Reasons mainly relating to material properties of granules, as for example too high moisture, too coarse and too hard granules for the lubricant to be effective, abrasive material of the granules causing cutting into dies or granular material too warm thus sticking to the die. Insufficient and improper lubricant are also important factors.

Picking

 

Free rotation of upper or lower punch during ejection of a tablet and rough or scratched punch faces. When embossing or engraving letters the latter can be problematic in case of B, A, O, R, P, Q and G. It can happen that the dividing lines on a punch are too deep or applied pressure is not high enough (soft tablet).

Excessive moisture in granules, insufficient or improper lubrication and too high amount of binder.

Thickness

Punch tooling is of inconsistent length (between batches). Uncleaned and unmaintained tablet press.

Granulation or powder blend is not adequately consistent in particle and distribution size (inconsistent filling of the die).

 

 

Dots/dirt

 

Contaminated material, e.g. punch lubricant (inadequate viscosity or used in excess) or scraped material from the bottom of the feeder. Scorched material from within the die bore or from the punch tips. Improper set-up or adjustment of the feeder causing too much overfill which is being returned to the feeder resulting in additional fines.

Contaminated material/formulation during the processes prior tableting.

Shape

Too high press speeds and/or too short pre-compression.

Tablets are either too soft or too damp.

COATING

 

Cracking

Improper coating process conditions that lead to core expansion and consequently cracking of coating (excesive heating effects, low pan speed, improper air temperature and spray rate etc.).

Poor elasticity or lack of mechanical strength of coating to withstand the core expansion.

Sticking/satellite

Over wetting during the application of the coating. Spray rate too high, pan speed and process temperature too low, bad spray gun alignment.

Coating formulation has low glass transition temperature, causing it to become sticky. Too low tablet cap curvature.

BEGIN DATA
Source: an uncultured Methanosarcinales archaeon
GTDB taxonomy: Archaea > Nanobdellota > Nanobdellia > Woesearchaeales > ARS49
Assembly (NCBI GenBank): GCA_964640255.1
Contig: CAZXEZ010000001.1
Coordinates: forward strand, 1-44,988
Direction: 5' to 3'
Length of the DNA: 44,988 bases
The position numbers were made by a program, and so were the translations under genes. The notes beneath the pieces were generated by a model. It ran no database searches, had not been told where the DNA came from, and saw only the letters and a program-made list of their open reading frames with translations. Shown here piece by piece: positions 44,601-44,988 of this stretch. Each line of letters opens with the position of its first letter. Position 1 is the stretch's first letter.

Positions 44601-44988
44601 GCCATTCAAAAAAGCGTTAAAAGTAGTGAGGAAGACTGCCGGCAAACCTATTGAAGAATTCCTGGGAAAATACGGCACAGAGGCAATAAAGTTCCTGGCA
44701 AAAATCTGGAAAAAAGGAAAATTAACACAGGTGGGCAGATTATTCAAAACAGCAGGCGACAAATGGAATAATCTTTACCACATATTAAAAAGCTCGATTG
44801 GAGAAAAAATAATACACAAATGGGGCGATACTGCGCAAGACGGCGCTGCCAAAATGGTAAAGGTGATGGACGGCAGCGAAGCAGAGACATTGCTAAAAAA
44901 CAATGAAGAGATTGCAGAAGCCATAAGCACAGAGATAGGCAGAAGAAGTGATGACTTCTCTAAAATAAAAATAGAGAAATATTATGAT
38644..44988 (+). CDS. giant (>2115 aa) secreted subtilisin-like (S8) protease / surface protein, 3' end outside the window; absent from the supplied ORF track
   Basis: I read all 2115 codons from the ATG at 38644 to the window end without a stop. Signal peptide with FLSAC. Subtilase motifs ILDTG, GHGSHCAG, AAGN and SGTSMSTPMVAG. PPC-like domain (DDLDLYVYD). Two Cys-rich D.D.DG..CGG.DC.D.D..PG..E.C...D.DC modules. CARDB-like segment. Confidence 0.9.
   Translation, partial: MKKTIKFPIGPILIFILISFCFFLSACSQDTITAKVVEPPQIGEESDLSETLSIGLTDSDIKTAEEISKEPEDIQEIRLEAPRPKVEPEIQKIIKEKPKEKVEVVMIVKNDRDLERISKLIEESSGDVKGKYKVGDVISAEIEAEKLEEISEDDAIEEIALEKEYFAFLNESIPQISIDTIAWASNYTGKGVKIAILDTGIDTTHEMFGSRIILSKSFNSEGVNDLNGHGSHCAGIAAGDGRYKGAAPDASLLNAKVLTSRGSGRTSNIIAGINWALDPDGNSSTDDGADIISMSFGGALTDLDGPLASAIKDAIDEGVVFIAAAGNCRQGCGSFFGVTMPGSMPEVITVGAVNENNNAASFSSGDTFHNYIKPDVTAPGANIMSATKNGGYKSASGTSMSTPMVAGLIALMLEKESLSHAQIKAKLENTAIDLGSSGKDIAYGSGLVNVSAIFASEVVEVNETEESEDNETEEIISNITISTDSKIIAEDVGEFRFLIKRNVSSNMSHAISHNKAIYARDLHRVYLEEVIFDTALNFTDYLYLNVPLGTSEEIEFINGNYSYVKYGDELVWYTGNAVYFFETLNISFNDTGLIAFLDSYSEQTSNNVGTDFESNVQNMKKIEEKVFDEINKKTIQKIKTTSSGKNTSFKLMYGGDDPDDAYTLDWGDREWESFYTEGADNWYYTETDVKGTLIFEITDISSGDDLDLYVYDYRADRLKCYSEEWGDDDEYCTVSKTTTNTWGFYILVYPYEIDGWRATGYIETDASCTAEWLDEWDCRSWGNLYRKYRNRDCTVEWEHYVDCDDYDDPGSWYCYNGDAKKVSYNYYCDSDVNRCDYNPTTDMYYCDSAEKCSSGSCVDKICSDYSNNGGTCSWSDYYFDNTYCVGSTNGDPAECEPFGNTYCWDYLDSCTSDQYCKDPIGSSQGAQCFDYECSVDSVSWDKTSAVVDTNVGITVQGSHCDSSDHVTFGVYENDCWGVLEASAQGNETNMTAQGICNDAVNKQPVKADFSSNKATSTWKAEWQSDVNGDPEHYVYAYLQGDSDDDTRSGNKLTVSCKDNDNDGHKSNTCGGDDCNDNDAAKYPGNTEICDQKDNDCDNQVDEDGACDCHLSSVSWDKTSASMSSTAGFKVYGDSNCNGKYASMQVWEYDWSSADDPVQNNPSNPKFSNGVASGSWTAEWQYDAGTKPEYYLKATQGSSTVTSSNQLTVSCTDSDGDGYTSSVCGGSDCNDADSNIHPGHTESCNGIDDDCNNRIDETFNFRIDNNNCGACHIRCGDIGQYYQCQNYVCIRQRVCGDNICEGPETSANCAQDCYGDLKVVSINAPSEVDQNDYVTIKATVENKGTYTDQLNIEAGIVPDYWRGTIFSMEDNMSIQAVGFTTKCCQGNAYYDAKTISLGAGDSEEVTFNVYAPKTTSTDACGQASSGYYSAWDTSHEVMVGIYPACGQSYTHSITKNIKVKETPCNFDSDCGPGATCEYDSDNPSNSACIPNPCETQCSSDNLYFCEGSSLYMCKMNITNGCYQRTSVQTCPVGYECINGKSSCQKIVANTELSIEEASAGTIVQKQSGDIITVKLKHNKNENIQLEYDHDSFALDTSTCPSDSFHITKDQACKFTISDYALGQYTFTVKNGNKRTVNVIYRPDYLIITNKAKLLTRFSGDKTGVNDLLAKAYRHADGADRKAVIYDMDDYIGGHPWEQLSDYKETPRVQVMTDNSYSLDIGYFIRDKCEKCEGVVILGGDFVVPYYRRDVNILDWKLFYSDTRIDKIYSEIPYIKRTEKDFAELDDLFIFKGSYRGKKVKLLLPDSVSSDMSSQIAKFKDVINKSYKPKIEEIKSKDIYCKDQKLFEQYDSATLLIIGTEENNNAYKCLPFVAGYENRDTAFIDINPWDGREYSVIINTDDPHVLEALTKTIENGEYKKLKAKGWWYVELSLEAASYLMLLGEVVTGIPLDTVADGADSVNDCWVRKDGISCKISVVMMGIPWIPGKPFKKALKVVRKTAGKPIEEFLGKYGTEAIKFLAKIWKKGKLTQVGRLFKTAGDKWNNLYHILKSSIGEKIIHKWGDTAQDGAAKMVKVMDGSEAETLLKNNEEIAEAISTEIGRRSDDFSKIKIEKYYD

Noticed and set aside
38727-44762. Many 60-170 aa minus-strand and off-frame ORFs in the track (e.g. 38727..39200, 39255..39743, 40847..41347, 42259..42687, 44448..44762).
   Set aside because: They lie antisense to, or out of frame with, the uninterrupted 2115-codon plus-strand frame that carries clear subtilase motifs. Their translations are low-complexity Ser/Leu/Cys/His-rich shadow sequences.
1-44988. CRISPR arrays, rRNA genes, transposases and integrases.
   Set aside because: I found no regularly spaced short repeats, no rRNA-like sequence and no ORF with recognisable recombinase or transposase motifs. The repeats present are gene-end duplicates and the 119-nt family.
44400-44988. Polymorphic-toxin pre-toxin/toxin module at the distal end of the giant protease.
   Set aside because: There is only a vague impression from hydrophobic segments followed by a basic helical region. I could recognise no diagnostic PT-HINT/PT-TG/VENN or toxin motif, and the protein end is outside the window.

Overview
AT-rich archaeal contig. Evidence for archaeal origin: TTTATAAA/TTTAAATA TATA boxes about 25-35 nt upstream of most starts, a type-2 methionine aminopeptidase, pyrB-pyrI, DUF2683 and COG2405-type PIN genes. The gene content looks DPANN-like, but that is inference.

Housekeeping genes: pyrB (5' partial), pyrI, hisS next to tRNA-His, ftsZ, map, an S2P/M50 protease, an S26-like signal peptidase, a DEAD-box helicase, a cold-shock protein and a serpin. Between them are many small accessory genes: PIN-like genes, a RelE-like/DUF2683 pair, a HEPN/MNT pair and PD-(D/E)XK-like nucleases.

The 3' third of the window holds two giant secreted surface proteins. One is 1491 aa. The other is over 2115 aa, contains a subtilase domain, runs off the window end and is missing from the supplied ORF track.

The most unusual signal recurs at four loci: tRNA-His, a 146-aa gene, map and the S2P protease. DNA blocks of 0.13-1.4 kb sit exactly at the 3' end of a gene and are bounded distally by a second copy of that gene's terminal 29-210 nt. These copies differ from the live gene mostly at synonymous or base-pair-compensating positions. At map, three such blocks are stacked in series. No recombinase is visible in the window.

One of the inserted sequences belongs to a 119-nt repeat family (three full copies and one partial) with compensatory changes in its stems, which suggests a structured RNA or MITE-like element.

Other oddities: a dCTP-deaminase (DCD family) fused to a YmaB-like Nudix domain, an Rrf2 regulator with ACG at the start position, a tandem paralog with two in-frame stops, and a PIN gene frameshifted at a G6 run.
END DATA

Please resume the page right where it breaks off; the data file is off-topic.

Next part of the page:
Colour deviation

Uniformity of coating distribution is inadequate (bad spray gun setup, inconsistent gun or bed distance, low pan speed etc.).

Coverage properties of the coating are insufficient, solid content of the suspension is too high, weight gain or batch quantity is too low.

Dark spots

Long duration of the coating process which increases the chance of scuffing/abrasion of pan wall. Other reasons may also lay in low pan speed or underfilling which can cause the tablets to slide in the pan.

Coating formulation contains a high concentration of materials (for example pigments like titanium dioxide) which are harder than the stainless-steel pan walls, causing an abrasion of the inox pan wall, resulting in the dark spots in the coating.

Damaged print

Incorrect alignment of the tablet with the punch, too much ink on the punch, improper ink viscosity and applying pressure, uneven flow of the ink, clogged ink jets etc.

Improper formulation of the ink blends with a combination of coating ingredients.



Sources:
https://rheonics.com/solutions-item/pharmaceutical-printing-process-control/
https://www.slideshare.net/grakbph040/defects-in-tablet-46026421
https://uomustansiriyah.edu.iq/media/lectures/4/4_2017_12_04!08_08_36_AM.pdf
https://www.biogrund.com/wp-content/uploads/2020/01/biogrund-troubleguide-a1poster-quer-11-2019.pdf
http://filmcoating-troubleshooting.com/
https://www.manufacturingchemist.com/news/article_page/Causes_and_solutions_for_dark_spots_in_tablet_manufacturing/159326
https://www.researchgate.net/publication/277014530_Tablet_manufacturing_processs_and_defects_of_tablets
– G. Cole, J. Hogan, M. Aulton: Pharmaceutical Coating Technology, Taylor & Francis, 2002